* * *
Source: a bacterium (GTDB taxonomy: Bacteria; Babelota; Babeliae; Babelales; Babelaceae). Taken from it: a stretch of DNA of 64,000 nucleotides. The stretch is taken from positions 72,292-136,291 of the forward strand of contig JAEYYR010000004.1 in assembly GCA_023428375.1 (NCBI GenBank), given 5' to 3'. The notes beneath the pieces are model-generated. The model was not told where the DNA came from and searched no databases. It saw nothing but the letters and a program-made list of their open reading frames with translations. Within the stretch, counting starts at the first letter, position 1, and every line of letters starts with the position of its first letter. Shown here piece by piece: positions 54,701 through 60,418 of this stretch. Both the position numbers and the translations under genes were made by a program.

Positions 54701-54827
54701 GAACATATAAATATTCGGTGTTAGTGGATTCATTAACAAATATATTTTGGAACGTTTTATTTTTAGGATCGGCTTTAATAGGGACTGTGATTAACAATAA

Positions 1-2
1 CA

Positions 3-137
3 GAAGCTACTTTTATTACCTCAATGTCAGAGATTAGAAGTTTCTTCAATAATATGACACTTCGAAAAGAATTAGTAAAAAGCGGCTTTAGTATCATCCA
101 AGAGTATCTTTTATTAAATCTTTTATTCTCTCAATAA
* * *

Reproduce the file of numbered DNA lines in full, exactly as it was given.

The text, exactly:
Source: a bacterium (GTDB taxonomy: Bacteria; Babelota; Babeliae; Babelales; Babelaceae). Taken from it: a stretch of DNA of 64,000 nucleotides. The stretch is taken from positions 72,292-136,291 of the forward strand of contig JAEYYR010000004.1 in assembly GCA_023428375.1 (NCBI GenBank), given 5' to 3'. The notes beneath the pieces are model-generated. The model was not told where the DNA came from and searched no databases. It saw nothing but the letters and a program-made list of their open reading frames with translations. Within the stretch, counting starts at the first letter, position 1, and every line of letters starts with the position of its first letter. Shown here piece by piece: positions 54,701 through 60,418 of this stretch. Both the position numbers and the translations under genes were made by a program.

Positions 54701-54827
54701 GAACATATAAATATTCGGTGTTAGTGGATTCATTAACAAATATATTTTGGAACGTTTTATTTTTAGGATCGGCTTTAATAGGGACTGTGATTAACAATAA

Positions 1-2
1 CA

Positions 3-137
3 GAAGCTACTTTTATTACCTCAATGTCAGAGATTAGAAGTTTCTTCAATAATATGACACTTCGAAAAGAATTAGTAAAAAGCGGCTTTAGTATCATCCA
101 AGAGTATCTTTTATTAAATCTTTTATTCTCTCAATAA